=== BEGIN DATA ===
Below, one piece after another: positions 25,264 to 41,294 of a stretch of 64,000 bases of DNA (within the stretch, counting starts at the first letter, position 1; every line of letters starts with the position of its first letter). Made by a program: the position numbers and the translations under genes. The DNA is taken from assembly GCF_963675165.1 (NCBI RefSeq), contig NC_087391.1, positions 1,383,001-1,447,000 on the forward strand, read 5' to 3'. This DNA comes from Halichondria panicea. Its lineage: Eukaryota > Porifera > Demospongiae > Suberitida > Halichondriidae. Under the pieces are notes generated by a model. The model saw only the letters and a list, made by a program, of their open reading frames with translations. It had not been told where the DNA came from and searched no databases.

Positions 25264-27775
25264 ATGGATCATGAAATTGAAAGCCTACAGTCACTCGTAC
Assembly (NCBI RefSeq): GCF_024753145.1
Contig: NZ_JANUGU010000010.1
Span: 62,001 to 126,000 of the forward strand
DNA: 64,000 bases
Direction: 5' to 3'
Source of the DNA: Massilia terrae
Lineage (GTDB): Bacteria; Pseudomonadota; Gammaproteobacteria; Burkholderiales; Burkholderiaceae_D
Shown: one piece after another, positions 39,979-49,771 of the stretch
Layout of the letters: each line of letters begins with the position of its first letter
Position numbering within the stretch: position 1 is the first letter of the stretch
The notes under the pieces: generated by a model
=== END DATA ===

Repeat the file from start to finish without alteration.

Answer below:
Below, one piece after another: positions 25,264 to 41,294 of a stretch of 64,000 bases of DNA (within the stretch, counting starts at the first letter, position 1; every line of letters starts with the position of its first letter). Made by a program: the position numbers and the translations under genes. The DNA is taken from assembly GCF_963675165.1 (NCBI RefSeq), contig NC_087391.1, positions 1,383,001-1,447,000 on the forward strand, read 5' to 3'. This DNA comes from Halichondria panicea. Its lineage: Eukaryota > Porifera > Demospongiae > Suberitida > Halichondriidae. Under the pieces are notes generated by a model. The model saw only the letters and a list, made by a program, of their open reading frames with translations. It had not been told where the DNA came from and searched no databases.

Positions 25264-27775
25264 ATGGATCATGAAATTGAAAGCCTACAGTCACTCGTAC
Assembly (NCBI RefSeq): GCF_024753145.1
Contig: NZ_JANUGU010000010.1
Span: 62,001 to 126,000 of the forward strand
DNA: 64,000 bases
Direction: 5' to 3'
Source of the DNA: Massilia terrae
Lineage (GTDB): Bacteria; Pseudomonadota; Gammaproteobacteria; Burkholderiales; Burkholderiaceae_D
Shown: one piece after another, positions 39,979-49,771 of the stretch
Layout of the letters: each line of letters begins with the position of its first letter
Position numbering within the stretch: position 1 is the first letter of the stretch
The notes under the pieces: generated by a model